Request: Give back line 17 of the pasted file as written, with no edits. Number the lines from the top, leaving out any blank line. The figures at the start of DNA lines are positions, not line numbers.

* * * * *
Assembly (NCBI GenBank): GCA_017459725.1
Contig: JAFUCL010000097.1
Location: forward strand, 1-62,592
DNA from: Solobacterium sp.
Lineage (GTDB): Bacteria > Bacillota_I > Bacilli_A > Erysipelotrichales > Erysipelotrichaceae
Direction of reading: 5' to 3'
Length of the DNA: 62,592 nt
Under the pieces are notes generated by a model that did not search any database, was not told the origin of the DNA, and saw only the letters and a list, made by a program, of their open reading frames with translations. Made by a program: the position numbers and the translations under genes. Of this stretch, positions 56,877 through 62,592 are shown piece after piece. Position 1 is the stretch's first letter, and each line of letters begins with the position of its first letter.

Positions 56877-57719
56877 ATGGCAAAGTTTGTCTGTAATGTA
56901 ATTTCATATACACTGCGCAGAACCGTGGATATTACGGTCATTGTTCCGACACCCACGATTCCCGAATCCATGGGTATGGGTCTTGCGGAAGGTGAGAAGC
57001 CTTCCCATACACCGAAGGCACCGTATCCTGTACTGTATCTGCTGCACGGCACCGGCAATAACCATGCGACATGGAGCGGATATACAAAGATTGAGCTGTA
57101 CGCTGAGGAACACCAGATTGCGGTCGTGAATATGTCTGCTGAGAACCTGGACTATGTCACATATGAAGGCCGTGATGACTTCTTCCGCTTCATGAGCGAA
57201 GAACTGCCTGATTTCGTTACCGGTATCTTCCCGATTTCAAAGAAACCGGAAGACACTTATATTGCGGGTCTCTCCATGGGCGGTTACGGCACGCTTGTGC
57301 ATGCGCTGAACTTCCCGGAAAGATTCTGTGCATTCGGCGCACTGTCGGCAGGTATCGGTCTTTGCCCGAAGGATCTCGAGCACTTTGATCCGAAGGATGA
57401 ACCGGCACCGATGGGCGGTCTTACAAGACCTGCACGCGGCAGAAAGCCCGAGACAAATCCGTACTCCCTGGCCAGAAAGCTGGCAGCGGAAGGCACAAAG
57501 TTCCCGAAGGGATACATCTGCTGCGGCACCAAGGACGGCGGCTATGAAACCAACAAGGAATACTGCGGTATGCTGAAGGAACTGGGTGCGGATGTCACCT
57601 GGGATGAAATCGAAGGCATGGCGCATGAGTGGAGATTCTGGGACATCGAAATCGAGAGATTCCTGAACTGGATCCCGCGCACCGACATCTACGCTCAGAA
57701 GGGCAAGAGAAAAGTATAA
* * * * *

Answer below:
57501 TTCCCGAAGGGATACATCTGCTGCGGCACCAAGGACGGCGGCTATGAAACCAACAAGGAATACTGCGGTATGCTGAAGGAACTGGGTGCGGATGTCACCT